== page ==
• Israeli citizen challenges U.S. wire-fraud conviction for foreign financial scheme May 26, 2023
    The Petitions of the Week column highlights a selection of cert petitions recently filed in the Supreme Court. A list of all petitions we’re watching is available here. The Supreme Court has issued a number of decisions in recent years limiting the reach of the... The post Israeli citizen challenges U.S. wire-fraud conviction for foreign […]
    Kalvis Golde
  • The morning read for Friday, May 26 May 26, 2023
    Each weekday, we select a short list of news articles, commentary, and other noteworthy links related to the Supreme Court. Here’s the Friday morning read: Supreme Court Sharply Limits the EPA’s Ability to Protect Wetlands (Emma Ricketts, Inside Climate News) How Supreme Court’s EPA ruling... The post The morning read for Friday, May 26 appeared […]
  • Justices rule Minnesota county violated takings clause May 25, 2023
    In 2016, a Minnesota county sold 94-year-old Geraldine Tyler’s condo at auction after she failed to pay her property taxes for several years. The sale yielded $40,000; Hennepin County kept not only the $15,000 in taxes, penalties, and costs that Tyler owed it, but also... The post Justices rule Minnesota county violated takings clause appeared […]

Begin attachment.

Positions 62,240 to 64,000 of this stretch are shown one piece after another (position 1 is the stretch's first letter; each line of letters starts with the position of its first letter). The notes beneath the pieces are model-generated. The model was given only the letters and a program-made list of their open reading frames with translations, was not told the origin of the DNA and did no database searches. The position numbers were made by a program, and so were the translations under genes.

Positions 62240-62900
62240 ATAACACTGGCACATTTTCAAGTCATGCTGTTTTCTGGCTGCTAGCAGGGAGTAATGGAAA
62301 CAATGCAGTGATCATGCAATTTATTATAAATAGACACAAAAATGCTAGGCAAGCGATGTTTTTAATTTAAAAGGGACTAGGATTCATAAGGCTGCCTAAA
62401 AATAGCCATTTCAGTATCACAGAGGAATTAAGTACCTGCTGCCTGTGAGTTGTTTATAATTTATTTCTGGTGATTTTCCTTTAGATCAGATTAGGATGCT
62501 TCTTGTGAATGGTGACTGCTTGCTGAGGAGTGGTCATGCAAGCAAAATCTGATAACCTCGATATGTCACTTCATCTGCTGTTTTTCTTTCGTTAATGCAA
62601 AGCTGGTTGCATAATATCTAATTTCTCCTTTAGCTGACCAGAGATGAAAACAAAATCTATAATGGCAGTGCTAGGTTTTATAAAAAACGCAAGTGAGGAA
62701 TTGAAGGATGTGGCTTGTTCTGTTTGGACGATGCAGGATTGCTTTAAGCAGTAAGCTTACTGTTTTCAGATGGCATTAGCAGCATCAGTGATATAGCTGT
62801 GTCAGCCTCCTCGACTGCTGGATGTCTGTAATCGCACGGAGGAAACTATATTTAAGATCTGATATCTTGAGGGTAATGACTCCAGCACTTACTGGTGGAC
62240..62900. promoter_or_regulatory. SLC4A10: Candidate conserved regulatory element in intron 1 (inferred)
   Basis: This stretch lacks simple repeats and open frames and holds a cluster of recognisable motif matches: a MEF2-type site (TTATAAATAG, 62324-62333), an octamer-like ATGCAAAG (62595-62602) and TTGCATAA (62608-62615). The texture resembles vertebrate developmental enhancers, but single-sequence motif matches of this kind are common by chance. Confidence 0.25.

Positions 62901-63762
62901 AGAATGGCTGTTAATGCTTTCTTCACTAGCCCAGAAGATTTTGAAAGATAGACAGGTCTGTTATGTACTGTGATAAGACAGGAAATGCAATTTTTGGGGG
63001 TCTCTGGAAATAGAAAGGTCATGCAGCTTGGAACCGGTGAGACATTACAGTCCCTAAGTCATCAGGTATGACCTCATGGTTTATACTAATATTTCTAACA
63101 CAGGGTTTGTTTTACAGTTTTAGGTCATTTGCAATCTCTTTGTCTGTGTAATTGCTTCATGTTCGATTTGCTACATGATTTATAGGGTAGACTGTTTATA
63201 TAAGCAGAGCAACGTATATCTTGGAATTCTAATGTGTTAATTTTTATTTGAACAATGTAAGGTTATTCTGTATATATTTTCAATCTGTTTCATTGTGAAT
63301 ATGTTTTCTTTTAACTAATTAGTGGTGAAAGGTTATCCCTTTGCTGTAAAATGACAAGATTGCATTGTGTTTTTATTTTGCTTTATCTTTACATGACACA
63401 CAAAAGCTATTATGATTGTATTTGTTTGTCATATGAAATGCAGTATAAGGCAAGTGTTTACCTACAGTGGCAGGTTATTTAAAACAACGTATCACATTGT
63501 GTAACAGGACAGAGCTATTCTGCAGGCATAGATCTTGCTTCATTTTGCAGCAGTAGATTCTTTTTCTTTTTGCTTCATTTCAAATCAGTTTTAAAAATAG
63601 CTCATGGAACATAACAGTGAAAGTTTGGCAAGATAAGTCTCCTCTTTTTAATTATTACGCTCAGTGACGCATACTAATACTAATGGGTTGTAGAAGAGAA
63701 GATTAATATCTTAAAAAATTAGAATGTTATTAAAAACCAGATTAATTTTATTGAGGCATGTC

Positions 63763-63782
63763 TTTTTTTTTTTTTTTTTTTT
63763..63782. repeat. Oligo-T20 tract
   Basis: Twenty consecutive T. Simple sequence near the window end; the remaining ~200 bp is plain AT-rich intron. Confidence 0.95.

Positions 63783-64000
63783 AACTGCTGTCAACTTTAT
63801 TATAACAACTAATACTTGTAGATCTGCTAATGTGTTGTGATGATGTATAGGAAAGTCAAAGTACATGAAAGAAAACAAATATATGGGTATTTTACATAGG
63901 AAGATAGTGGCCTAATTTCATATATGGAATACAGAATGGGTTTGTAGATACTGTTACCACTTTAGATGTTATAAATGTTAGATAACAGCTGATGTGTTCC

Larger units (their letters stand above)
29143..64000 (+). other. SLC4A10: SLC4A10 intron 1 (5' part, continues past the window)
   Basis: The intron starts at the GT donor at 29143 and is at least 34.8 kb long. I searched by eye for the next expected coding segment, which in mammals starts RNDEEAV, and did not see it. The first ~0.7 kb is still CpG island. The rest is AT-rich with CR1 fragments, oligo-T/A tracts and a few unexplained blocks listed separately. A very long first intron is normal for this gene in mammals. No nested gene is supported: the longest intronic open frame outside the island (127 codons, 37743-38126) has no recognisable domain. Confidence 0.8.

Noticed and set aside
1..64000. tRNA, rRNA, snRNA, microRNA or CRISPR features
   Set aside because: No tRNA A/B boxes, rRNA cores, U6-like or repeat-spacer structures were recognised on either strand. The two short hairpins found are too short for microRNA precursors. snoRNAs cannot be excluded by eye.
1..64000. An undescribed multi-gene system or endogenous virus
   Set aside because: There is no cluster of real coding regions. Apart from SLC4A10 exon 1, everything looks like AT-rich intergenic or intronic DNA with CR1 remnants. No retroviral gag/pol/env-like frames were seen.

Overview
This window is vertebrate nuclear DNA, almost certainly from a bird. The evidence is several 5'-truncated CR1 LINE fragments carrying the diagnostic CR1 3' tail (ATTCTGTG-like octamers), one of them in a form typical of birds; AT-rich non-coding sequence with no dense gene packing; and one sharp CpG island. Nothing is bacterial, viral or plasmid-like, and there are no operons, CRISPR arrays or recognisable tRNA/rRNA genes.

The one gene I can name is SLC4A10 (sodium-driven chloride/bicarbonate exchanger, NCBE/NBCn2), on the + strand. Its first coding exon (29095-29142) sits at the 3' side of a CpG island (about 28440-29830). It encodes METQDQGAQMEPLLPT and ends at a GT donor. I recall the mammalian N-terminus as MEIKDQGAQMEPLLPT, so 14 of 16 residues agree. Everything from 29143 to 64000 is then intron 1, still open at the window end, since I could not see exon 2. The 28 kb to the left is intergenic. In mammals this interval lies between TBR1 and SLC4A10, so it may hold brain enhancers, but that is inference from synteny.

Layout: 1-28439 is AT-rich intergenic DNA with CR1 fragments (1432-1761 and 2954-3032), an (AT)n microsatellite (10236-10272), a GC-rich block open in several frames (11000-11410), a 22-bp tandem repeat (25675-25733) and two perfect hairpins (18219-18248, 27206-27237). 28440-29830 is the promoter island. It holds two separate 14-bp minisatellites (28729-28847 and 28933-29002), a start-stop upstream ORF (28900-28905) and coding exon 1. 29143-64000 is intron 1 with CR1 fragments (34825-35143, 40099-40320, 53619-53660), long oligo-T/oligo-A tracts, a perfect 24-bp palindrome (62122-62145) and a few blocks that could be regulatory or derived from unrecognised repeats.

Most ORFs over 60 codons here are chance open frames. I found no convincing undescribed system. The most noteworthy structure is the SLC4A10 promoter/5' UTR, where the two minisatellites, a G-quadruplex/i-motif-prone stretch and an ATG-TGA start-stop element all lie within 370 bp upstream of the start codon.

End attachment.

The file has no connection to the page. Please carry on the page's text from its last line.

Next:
Amy Howe

Welcome to Constitutional Law (CRJ200) Course Hub

Course Description

This course hub website contains OER/ZTC (Open Educational Resources/Zero Textbook Cost) resources for faculty teaching U.S. Constitutional Law (CRJ 200) at the Borough of Manhattan Community College (BMCC). These resources are freely available for use by BMCC faculty and beyond.

This work was created by Daniel DiPrenda, as part of the BMCC Open Education Initiative, which is co-led by the A. Philip Randolph Library and the Center for Excellence in Teaching, Learning, and Scholarship (CETLS). The BMCC Open Education Initiative is supported by the CUNY Office of Library Services (OLS) and funded by the New York State Department of Education.

This course provides a historical overview of the relationship of the states to the Bill of Rights, and how the U.S. Supreme Court has interpreted the powers of the federal government. The effect of the due process clause of the fourteenth Amendment on the application of the Bill of Rights to the states is examined through a study of the leading Supreme Court decisions related to criminal justice. Topics include characteristics and powers of the three branches of government, the principles governing the operation of the Bill of Rights, and the variables affecting the formulation of judicial policy.